Letter from the Marlborough District Council

We have reproduced below Bay of Plenty Regional Council's letter to us. We have not carried out any auditing or other work to test the veracity of the information provided.

Date: 8th April 2022

Office of the Auditor General
100 Molesworth Street
Thorndon 6011

Tēnā koe Mr Strang

Performance Audit of Monitoring how Water is Used request.

In response to your request on how our Council has addressed your audit report recommendation, please refer to the below information:

Recommendation: Councils continue to work with people and organisations holding water permits and intermediary data service providers to improve the timeliness and completeness of water-use data received.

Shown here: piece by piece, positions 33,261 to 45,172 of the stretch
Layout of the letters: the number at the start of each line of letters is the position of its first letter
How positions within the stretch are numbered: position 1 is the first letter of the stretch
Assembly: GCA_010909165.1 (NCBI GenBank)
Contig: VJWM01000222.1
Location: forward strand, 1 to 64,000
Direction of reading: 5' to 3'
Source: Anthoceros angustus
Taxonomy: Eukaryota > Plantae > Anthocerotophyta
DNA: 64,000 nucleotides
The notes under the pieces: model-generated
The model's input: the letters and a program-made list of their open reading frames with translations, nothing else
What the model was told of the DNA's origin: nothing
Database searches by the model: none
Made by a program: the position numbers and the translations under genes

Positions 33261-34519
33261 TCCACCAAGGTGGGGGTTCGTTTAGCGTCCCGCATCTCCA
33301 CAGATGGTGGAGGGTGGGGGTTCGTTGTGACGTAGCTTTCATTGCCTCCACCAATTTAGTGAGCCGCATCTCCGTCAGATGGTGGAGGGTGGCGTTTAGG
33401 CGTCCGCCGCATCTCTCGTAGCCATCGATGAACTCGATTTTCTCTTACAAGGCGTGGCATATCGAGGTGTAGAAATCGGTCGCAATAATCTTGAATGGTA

Council has focused on improving the completeness of water-use data and timeliness with consent holders and 3rd party data service providers by:

  • Implementing general telemetry requirements for water permit holders since 2014 with some water permit holders having telemetry since 2004. With the proposed Marlborough Environment Plan notified in 2016 policy and objectives supporting the requirement for telemetered water meters. The requirement for telemetry is applied as a condition on granted applications for new or existing water take and use permits. The amendments to the Resource Management (measurement and Reporting of Water takes) Regulations 2020 will further enable region wide telemetry requirements ahead of water permit expiries for water permits 5 litres per second and above by 2026.
  • Using the “Compliance Checker” data system which provides a daily report to the Water programme monitoring officer, identifying when data is not received or take volumes exceed consented amounts.
  • Council firstly contacts 3rd party providers when there is missing, or irregular telemetry data is received. This is often due to:
    • the export not being set up correctly rather than a true exceedance.
    • or malfunctioning equipment this can include flat batteries.